He doesn’t understand why confessional Protestants are skeptical of Rome’s claim that she believes in “salvation by grace.” I guess Leithart slept through the ECT controversy. Sigh. Protestants who know their Reformation history don’t doubt that Rome confesses salvation by grace. What we reject is her definition of grace as a medicinal substance, with which we are infused, that enables us to cooperate reciprocally with grace unto sanctification progressively toward justification. Real Protestants don’t equivocate on that which Calvin called the “exclusive particle” (in his commentary on Gal 5:6) when it comes to justification. The doctrine of justification is as J. H. Alting, a Reformed theologian, wrote in the early 17th century, “the article of the standing or falling of the church.” A true Protestant knows that Rome defines faith, in the act of justification, as sanctification. We, by contrast, define it as the sole instrument, an empty hand that receives and rests in Christ and his finished work for us. For Rome, justification is an ongoing work in us. In that sense, “in” in the Roman preposition and for is the Protestant preposition. [Before the “union with Christ” folks get wound up, I said “in that sense.” We believe in “in” too but that’s another post].
Yes, Protestants are creedal. A true Protestant knows and confesses the original understanding of the creeds. That’s why they wrote so many commentaries on the creeds. That’s why Calvin structured his Institutes around the Apostles’ Creed and the book of Romans—it’s both/and, not either/or. A true Protestant, however, isn’t deceived by Cardinal Newman’s theory of “doctrinal development” or by Romanist sleight of hand post-Vatican II. Yes, some things have changed (and are changing still) but have the essential issues been resolved? No. Rome still denies free acceptance with God through faith (trust) alone grounded in the whole, perfect obedience of Christ imputed to us. She still denies the perspicuity of Scripture and its sole, unique authority over the church. We are not family and, according to Rome, the only way we can ever be family is to stop being Protestants. On this point Leithart’s claims are contrary to fact and incoherent.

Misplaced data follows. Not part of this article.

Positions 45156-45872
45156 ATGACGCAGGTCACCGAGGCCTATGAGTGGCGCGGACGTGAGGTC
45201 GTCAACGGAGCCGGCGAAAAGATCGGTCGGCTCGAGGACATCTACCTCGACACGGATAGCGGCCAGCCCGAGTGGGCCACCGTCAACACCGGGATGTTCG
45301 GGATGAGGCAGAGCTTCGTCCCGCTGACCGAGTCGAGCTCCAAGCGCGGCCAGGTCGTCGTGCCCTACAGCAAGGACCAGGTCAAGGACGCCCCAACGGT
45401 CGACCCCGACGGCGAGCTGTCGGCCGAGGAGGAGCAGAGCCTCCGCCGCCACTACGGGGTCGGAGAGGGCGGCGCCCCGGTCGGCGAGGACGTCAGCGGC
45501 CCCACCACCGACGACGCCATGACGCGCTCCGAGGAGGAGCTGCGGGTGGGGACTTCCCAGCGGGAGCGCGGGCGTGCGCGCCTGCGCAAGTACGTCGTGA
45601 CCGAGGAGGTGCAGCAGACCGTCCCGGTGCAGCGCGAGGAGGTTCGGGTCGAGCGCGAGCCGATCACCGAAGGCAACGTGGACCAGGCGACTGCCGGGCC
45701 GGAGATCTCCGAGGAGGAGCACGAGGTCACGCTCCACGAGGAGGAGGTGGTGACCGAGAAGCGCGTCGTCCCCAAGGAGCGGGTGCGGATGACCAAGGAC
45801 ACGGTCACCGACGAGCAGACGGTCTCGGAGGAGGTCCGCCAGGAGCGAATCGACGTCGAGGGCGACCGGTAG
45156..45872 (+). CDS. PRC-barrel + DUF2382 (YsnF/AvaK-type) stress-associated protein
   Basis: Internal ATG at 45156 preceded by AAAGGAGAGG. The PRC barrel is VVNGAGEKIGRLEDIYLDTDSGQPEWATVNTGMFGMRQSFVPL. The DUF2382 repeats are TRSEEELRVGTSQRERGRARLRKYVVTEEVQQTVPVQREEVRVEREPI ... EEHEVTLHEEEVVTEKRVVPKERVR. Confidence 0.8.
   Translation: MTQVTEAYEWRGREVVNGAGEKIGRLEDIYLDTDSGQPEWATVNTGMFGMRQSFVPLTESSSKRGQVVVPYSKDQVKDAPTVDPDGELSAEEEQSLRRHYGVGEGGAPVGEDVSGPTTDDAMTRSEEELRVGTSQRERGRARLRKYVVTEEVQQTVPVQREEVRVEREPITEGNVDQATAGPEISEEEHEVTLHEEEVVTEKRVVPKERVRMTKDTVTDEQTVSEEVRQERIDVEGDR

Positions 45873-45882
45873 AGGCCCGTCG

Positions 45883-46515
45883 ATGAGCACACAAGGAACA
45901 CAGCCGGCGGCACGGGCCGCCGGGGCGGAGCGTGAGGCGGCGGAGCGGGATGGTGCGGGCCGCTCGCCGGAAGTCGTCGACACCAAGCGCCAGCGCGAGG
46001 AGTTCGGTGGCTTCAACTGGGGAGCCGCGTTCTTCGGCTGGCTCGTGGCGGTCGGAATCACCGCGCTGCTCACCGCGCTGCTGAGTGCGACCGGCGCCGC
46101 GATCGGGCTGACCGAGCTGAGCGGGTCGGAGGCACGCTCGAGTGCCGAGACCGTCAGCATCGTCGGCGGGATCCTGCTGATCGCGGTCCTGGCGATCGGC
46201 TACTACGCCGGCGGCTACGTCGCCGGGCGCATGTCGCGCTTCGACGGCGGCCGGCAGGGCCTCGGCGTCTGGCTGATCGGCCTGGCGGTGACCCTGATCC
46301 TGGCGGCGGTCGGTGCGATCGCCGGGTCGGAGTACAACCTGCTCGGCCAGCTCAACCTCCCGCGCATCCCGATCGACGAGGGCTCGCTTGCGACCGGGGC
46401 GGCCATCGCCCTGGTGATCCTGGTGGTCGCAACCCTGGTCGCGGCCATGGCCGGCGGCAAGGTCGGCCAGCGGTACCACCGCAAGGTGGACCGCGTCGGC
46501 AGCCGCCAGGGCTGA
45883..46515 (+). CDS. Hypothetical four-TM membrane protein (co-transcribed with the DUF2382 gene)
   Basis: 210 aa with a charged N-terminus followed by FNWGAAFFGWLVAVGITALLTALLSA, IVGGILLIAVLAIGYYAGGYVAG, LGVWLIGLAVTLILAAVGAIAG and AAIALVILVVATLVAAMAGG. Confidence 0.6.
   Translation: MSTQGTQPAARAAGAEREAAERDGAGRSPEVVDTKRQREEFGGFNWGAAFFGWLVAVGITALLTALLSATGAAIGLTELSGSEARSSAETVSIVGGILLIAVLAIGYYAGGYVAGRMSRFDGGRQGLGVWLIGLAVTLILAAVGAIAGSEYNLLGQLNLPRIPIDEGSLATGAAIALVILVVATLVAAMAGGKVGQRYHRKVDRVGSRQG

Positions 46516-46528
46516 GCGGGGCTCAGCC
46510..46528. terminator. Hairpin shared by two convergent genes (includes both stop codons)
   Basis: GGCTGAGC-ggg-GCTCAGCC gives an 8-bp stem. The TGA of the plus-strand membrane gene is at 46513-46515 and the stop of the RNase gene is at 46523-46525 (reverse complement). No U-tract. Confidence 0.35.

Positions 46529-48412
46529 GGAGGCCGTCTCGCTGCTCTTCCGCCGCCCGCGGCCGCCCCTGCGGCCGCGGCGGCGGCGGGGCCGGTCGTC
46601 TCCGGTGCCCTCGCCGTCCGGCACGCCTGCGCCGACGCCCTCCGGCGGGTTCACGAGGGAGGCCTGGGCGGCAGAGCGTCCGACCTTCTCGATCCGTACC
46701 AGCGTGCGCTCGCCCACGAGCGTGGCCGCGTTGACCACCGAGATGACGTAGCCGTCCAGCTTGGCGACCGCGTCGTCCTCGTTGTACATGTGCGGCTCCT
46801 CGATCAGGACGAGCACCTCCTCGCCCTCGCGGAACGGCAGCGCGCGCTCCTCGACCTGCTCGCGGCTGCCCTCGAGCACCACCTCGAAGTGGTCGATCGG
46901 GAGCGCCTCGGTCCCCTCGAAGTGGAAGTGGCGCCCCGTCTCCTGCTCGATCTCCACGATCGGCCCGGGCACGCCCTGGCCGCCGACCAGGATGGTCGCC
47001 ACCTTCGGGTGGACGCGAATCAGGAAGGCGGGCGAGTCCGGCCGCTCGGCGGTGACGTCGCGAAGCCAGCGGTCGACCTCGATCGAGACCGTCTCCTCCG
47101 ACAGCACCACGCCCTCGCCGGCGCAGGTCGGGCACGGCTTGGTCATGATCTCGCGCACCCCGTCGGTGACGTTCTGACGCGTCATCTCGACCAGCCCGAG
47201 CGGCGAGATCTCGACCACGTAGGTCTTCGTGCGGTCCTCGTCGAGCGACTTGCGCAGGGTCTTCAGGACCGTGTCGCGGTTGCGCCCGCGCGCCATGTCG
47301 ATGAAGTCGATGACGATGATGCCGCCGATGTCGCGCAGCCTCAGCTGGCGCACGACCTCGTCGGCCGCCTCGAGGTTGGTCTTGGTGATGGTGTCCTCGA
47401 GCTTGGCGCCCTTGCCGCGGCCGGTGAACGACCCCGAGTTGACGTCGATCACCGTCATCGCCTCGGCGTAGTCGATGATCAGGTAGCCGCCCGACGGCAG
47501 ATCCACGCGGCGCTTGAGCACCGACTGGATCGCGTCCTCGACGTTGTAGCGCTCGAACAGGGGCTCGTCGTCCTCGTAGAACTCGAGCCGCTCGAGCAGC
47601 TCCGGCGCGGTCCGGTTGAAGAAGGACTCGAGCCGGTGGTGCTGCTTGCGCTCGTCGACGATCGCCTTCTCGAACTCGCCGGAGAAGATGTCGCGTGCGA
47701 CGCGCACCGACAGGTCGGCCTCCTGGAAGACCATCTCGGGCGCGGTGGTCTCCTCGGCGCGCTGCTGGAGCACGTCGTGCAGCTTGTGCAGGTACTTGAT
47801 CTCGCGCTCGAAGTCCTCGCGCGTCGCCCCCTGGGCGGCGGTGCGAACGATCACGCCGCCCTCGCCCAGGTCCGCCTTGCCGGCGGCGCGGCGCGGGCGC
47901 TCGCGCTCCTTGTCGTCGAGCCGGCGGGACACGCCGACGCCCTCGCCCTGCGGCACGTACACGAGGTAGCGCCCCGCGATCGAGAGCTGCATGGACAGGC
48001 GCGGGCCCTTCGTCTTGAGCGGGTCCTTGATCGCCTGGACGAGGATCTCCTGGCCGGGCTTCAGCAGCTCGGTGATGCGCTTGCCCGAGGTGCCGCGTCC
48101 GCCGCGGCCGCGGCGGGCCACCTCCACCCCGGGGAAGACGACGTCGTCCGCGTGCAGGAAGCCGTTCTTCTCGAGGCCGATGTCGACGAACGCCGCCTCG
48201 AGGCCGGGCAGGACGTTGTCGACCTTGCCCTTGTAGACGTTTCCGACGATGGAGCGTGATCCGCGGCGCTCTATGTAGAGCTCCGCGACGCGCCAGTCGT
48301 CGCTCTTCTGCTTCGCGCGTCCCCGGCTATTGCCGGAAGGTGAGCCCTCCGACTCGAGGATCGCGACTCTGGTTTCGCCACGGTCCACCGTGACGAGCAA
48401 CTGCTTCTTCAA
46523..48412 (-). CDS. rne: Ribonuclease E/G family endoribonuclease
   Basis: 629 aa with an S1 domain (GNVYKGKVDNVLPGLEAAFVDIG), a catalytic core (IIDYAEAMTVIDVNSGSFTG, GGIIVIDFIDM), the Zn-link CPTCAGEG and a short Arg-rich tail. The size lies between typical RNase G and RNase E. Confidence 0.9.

Liturgical forms? The Reformed published Liturgical forms. Calvin had forms of prayer. Here’s the Heidelberg Liturgy. Calvin’s liturgy is well-known. It is discussed at length in Recovering the Reformed Confession and in “Calvin’s Principle of Worship.” Yes, the Westminster Directory for Public Worship (1644) offered rubrics rather than liturgy but there is strong unity in the Reformed dialogical principle and practice of worship: God speaks in his Word and sacraments and his people respond with his Word in prayer. Our worship is catholic! Transpose Calvin’s service over the 2nd century and it makes complete sense to Justin or Irenaeus or Polycarp. Transpose a Romanist service over the 2nd century and the fathers would repudiate it as collection of pagan rituals.
The Reformation isn’t over, not at least for the confessional Protestant churches, who don’t equivocate, who understand what Rome is really saying, who still submit to the Word of God as the sole, unique authority for faith and life, who affirm the sole sufficiency of Christ and righteousness for us for acceptance with God, for salvation from wrath, and for sanctification, who are resting in Christ and in his finished work for us, and who find their assurance in Christ for us and his promises to us. It’s unfortunate but telling that Leithart thinks these things are negotiable.